A new theory on the Chernobyl disaster could shed fresh light on the world’s worst nuclear accident.
In an article published in the journal Nuclear Technology, scientists argue that the first of two explosions reported by eyewitnesses was a nuclear, not a steam explosion, as is widely thought. Instead, the researchers believe that the first explosive event noted by eyewitnesses was a jet of debris ejected to an altitude of almost 2 miles by a series of nuclear explosions within the Chernobyl reactor. Some 2.7 seconds later, they say, a steam explosion ruptured the reactor and sent yet more debris into the atmosphere at lower altitudes.
“We realized that we, based on real measurements and observations, could explain details in the Chernobyl accident scenario and the nature of the two major explosions that occurred during a few seconds that unfortunate night more than 31 years ago,” explained the report’s lead author Lars-Erik De Geer, in an email to Fox News.
The 1986 explosion at the Chernobyl nuclear plant in Ukraine sparked a widespread environmental disaster. Thirty workers died either from the explosion at the number four reactor or from acute radiation sickness within several months. The accident exposed millions in the region to dangerous levels of radiation and forced a wide-scale, permanent evacuation of hundreds of towns and villages in Ukraine and Belarus.
A cloud of radioactive particles from the disaster reached other parts of parts of Europe, such as Sweden.
The report cites xenon isotopes detected by the V.G. Khlopin Radium Institute in Leningrad four days after the accident. Leningrad, now known as Saint Petersburg, is about 599 miles north of Chernobyl. Xenon isotopes were also reported in Cherepovets, about 622 miles north of Chernobyl.
The result of recent nuclear fission, the isotopes were likely caused by a recent nuclear explosion, according to the experts. This is in contrast to the main Chernobyl debris that contained equilibrium xenon isotopes from the reactor’s rupture and drifted toward Scandinavia.
This new theory presented by experts from the Swedish Defence Research Agency, the Swedish Meteorological and Hydrological Institute and Stockholm University, could offer fresh insight into the disaster. The new analysis could help prevent similar incidents from occurring, experts say.
The destroyed reactor tank suggests that the first explosion caused temperatures high enough to melt a 6.6-foot bottom plate in part of the core, the researchers said, noting that this damage is consistent with a nuclear explosion. In the rest of the core, the bottom plate was relatively intact, but had dropped by nearly 13 feet. This, they say, is consistent with a steam explosion, noting that the temperature would not be sufficient to melt the plate, but could generate enough pressure to force it down.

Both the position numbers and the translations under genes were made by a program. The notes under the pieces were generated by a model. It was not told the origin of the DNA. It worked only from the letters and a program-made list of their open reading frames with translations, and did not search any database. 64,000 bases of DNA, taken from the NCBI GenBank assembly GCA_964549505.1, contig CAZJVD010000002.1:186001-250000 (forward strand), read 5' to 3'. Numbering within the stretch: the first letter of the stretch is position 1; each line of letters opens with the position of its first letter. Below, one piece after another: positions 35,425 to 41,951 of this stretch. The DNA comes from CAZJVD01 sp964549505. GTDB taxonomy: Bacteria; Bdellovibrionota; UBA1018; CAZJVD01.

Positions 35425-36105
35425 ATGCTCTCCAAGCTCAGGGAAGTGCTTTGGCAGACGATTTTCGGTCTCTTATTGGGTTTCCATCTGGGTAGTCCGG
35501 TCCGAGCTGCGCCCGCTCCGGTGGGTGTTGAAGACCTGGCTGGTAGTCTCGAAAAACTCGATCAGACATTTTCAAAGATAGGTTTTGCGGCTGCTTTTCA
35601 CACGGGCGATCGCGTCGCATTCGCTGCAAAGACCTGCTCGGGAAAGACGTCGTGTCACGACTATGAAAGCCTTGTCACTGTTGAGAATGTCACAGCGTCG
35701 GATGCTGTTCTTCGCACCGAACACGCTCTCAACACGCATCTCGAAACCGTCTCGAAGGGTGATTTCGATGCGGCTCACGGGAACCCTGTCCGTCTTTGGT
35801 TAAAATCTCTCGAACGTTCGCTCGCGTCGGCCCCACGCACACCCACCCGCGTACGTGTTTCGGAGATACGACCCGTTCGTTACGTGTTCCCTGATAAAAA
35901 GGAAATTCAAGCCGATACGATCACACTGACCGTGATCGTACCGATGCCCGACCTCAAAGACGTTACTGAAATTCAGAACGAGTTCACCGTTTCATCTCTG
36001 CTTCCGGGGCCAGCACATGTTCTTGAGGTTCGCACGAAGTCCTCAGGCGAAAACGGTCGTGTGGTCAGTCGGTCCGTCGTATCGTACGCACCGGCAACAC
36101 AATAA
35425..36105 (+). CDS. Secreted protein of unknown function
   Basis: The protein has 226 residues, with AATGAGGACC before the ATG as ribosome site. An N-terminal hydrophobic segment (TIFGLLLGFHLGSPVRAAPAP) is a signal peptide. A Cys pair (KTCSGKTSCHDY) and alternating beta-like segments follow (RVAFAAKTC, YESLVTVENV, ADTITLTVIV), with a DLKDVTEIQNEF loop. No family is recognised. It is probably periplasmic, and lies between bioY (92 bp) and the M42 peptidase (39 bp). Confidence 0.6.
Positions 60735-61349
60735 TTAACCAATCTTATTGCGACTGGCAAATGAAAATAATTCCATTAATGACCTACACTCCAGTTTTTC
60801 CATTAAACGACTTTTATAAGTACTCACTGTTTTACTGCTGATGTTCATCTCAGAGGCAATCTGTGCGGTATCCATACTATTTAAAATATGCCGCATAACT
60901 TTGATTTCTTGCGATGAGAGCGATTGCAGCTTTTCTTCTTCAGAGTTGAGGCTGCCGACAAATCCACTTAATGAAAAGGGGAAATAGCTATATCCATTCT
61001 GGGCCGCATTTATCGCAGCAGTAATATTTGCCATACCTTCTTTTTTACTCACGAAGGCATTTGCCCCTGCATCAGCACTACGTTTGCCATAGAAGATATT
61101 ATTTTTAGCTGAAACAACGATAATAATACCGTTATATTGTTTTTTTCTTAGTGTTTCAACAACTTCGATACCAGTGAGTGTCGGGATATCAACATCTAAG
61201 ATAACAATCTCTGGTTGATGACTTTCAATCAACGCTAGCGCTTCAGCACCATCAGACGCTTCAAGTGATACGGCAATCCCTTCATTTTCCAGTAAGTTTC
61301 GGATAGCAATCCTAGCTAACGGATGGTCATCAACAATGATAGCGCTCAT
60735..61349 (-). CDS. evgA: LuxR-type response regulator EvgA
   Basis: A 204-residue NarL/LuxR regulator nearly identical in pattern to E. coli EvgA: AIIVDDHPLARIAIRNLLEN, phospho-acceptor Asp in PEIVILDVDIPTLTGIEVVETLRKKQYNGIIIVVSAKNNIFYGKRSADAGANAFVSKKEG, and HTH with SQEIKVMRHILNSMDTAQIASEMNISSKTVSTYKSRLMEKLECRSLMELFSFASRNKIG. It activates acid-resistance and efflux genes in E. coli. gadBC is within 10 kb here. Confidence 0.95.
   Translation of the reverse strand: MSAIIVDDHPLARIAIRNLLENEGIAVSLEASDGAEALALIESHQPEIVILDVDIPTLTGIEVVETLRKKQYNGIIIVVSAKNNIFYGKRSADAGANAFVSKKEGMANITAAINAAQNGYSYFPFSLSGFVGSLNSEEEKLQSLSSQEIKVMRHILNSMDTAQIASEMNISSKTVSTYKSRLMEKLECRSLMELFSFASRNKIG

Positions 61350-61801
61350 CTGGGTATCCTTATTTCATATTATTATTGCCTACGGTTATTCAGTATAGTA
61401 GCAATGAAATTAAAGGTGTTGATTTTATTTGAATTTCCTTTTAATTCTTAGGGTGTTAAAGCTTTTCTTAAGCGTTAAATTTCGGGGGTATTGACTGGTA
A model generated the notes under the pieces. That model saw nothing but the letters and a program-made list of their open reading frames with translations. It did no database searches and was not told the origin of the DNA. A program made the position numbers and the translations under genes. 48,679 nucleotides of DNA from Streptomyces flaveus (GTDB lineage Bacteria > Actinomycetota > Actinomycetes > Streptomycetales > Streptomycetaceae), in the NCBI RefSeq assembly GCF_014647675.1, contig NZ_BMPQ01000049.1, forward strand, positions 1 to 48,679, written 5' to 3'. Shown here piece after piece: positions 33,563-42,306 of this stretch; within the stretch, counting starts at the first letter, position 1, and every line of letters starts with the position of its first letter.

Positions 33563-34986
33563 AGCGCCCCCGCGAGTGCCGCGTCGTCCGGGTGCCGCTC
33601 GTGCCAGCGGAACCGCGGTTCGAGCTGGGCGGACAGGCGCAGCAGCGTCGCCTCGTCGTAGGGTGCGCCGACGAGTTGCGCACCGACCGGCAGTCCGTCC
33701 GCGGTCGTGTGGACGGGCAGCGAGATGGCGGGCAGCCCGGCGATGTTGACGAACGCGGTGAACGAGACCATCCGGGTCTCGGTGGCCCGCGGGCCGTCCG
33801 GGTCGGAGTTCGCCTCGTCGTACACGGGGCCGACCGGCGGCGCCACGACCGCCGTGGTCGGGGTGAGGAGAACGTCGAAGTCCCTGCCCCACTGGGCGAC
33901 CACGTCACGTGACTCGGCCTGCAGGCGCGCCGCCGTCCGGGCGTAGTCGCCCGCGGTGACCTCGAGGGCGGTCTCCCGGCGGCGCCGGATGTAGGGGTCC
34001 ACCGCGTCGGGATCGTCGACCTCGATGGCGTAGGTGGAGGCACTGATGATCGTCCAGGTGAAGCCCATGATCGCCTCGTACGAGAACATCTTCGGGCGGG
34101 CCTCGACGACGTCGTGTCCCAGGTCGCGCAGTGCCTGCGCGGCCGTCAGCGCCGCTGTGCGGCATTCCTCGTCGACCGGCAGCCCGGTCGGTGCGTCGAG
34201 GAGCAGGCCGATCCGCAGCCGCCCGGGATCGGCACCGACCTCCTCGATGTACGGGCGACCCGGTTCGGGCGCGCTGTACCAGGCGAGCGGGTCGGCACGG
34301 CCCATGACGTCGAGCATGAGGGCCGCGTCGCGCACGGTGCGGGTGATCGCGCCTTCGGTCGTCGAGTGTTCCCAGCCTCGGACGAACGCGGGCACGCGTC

Additionally, seismic measurements and eyewitness reports of a blue flash above the reactor a few seconds after the first explosion could also support the new theory of a nuclear explosion followed by a steam explosion.
De Geer told Fox News that the Chernobyl disaster could only happen in Soviet-era reactors built using a design known as Reaktor Bolshoy Moshchnosti Kanalnyy (RBMK), or ‘High Power Channel-Type Reactor.’ There are 11 RBMK Reactors operating in Russia, according to The World Nuclear Association.
“Our new theory deepens the understanding of the severe effects that can be the result of some original design faults in such reactors,” he said. “Much has been corrected in remaining RBMK reactors, but a better understanding of what really happened in 1986 must of course be of great value for overseeing and possibly improving the design also in the future.”
The disaster shone a spotlight on lax safety standards and government secrecy in the former Soviet Union. The explosion on April 26, 1986, was not reported by Soviet authorities for two days, and then only after winds had carried the fallout across Europe and Swedish experts had gone public with their concerns.
The final death toll from Chernobyl is subject to speculation, due to the long-term effects of radiation. Estimates range from 9,000 by the World Health Organization to one of a possible 90,000 by the environmental group Greenpeace.
The terrible environmental fallout of Chernobyl is still being felt. A wild boar with more than 10-times the safe limit of radiation, for example, was recently killed by hunters hundreds of miles away in Sweden.
The Associated Press contributed to this article.
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